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It has been a long time since I have taken Jackie Chan seriously on the screen. A Jackie Chan movie is a Jackie Chan movie — some better than others, but most an excuse to show off his exceptional stunt skills and goofy comic timing. The Foreigner however marks a new direction for the star, who received an Honorary Oscar just last year. He actually gets a chance to show off emotion and acting chops we rarely see from the martial arts icon, and it is a welcome change.
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Character - Script - David - Marconi - Chan
It helps to have a solid character in a smart script (by David Marconi), and Chan is the beneficiary playing Quan, a small-time restaurant owner whose life is turned upside down after his beloved daughter is killed in a London terrorist bombing. An IRA cell claims responsibility, and Quan will stop at nothing to track down the killers. For this cause he enlists the help of Liam Hennessey (Pierce Brosnan), the Irish Deputy Minister. As their interaction develops into a cat-and-mouse game in tracking the perpetrators of the bombing, both hidden pasts come bubbling back to the surface affecting the very present-day crisis Quan drags Hennessey into. In order to keep things under control, Hennessey engages his young nephew Sean Morrison (Rory Fleck Byrne), and complications arise with the involvement of his wife Mary (Orla Brady) as well in a complex viper’s nest of plot twists.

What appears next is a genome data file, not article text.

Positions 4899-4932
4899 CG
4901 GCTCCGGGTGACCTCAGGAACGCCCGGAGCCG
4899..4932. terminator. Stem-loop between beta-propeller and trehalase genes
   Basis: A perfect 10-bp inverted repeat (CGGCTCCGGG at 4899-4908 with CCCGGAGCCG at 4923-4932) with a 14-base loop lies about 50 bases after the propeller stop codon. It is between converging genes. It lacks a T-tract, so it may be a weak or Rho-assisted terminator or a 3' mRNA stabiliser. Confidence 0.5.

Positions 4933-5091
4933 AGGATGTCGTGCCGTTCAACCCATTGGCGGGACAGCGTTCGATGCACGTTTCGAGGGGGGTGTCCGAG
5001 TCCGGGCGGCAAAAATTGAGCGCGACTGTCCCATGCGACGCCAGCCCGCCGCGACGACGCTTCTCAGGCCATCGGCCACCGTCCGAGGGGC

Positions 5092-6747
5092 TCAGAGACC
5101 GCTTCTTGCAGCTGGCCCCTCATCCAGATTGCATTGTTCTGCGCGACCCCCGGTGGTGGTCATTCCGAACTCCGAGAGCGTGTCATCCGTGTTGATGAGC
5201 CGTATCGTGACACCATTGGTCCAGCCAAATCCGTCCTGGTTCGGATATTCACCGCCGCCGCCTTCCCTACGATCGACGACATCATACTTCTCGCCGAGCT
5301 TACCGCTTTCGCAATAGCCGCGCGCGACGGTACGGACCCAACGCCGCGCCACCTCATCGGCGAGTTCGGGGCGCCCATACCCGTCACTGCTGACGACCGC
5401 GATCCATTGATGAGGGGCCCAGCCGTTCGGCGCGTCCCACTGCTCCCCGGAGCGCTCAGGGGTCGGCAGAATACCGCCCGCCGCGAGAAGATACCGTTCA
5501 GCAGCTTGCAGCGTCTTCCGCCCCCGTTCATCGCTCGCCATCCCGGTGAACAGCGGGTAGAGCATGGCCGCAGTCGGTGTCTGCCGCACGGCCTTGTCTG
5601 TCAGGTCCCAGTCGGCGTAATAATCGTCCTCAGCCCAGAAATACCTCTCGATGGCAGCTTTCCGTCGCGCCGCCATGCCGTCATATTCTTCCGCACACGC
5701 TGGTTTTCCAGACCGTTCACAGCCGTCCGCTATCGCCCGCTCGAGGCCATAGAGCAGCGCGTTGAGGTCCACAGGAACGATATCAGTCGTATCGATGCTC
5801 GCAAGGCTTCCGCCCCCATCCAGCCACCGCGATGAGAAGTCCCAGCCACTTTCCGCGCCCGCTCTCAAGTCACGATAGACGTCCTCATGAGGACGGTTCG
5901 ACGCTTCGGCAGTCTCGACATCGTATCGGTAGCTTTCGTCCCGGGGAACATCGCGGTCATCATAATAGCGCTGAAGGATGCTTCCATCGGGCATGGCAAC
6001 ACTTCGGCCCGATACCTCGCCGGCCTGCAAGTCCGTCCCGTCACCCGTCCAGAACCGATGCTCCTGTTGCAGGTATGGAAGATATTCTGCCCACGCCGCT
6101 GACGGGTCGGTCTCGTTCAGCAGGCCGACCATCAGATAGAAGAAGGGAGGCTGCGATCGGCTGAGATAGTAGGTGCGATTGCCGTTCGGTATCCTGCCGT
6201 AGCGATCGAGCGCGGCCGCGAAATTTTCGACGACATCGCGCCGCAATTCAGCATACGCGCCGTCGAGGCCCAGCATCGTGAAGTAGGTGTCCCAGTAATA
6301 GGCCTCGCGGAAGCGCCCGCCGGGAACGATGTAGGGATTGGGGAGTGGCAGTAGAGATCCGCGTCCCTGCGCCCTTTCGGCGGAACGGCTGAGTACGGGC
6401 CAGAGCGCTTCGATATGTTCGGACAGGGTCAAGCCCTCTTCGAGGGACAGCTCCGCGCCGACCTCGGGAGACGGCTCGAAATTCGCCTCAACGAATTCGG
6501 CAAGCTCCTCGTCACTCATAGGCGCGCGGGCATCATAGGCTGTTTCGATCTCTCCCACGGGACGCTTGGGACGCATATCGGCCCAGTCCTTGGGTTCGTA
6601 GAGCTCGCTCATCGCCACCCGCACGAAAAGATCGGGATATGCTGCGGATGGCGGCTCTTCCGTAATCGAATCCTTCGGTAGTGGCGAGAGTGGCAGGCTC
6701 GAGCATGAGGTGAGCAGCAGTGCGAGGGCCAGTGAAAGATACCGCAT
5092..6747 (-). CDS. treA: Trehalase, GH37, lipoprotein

Although the film is slower to get to the action than most Chan vehicles, the thrills are there but they come with a much more mature and graying Chan. His Quan is a...
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